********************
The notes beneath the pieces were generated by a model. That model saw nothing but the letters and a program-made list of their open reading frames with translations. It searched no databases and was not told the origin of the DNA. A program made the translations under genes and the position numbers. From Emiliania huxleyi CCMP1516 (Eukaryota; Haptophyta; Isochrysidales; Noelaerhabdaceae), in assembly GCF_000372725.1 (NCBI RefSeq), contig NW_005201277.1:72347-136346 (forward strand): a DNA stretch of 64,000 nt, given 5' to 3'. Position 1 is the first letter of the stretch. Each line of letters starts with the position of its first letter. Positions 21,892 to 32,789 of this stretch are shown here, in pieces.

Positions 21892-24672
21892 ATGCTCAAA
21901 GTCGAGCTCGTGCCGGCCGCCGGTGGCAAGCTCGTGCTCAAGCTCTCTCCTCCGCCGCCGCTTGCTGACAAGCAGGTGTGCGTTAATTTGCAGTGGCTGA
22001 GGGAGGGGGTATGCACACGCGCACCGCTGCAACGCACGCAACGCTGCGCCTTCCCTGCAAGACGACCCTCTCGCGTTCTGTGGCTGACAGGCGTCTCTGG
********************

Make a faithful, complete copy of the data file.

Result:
The notes beneath the pieces were generated by a model. That model saw nothing but the letters and a program-made list of their open reading frames with translations. It searched no databases and was not told the origin of the DNA. A program made the translations under genes and the position numbers. From Emiliania huxleyi CCMP1516 (Eukaryota; Haptophyta; Isochrysidales; Noelaerhabdaceae), in assembly GCF_000372725.1 (NCBI RefSeq), contig NW_005201277.1:72347-136346 (forward strand): a DNA stretch of 64,000 nt, given 5' to 3'. Position 1 is the first letter of the stretch. Each line of letters starts with the position of its first letter. Positions 21,892 to 32,789 of this stretch are shown here, in pieces.

Positions 21892-24672
21892 ATGCTCAAA
21901 GTCGAGCTCGTGCCGGCCGCCGGTGGCAAGCTCGTGCTCAAGCTCTCTCCTCCGCCGCCGCTTGCTGACAAGCAGGTGTGCGTTAATTTGCAGTGGCTGA
22001 GGGAGGGGGTATGCACACGCGCACCGCTGCAACGCACGCAACGCTGCGCCTTCCCTGCAAGACGACCCTCTCGCGTTCTGTGGCTGACAGGCGTCTCTGG